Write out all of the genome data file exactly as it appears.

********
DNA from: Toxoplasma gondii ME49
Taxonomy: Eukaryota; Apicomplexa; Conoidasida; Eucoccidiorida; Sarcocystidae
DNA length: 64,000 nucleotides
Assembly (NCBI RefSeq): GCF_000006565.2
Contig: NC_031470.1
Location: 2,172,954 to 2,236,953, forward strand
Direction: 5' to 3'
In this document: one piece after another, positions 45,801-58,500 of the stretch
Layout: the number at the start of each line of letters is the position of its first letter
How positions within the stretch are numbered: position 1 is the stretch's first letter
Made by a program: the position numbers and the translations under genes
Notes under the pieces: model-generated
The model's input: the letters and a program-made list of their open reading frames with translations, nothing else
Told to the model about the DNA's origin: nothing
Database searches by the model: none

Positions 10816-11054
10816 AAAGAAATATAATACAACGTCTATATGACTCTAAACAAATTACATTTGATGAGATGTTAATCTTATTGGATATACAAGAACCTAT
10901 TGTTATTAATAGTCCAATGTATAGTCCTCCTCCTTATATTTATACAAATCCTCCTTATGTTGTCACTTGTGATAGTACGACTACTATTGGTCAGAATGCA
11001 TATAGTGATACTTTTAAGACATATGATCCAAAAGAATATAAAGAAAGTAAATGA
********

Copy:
DNA from: Toxoplasma gondii ME49
Taxonomy: Eukaryota; Apicomplexa; Conoidasida; Eucoccidiorida; Sarcocystidae
DNA length: 64,000 nucleotides
Assembly (NCBI RefSeq): GCF_000006565.2
Contig: NC_031470.1
Location: 2,172,954 to 2,236,953, forward strand
Direction: 5' to 3'
In this document: one piece after another, positions 45,801-58,500 of the stretch
Layout: the number at the start of each line of letters is the position of its first letter
How positions within the stretch are numbered: position 1 is the stretch's first letter
Made by a program: the position numbers and the translations under genes
Notes under the pieces: model-generated
The model's input: the letters and a program-made list of their open reading frames with translations, nothing else
Told to the model about the DNA's origin: nothing
Database searches by the model: none

Positions 10816-11054
10816 AAAGAAATATAATACAACGTCTATATGACTCTAAACAAATTACATTTGATGAGATGTTAATCTTATTGGATATACAAGAACCTAT
10901 TGTTATTAATAGTCCAATGTATAGTCCTCCTCCTTATATTTATACAAATCCTCCTTATGTTGTCACTTGTGATAGTACGACTACTATTGGTCAGAATGCA
11001 TATAGTGATACTTTTAAGACATATGATCCAAAAGAATATAAAGAAAGTAAATGA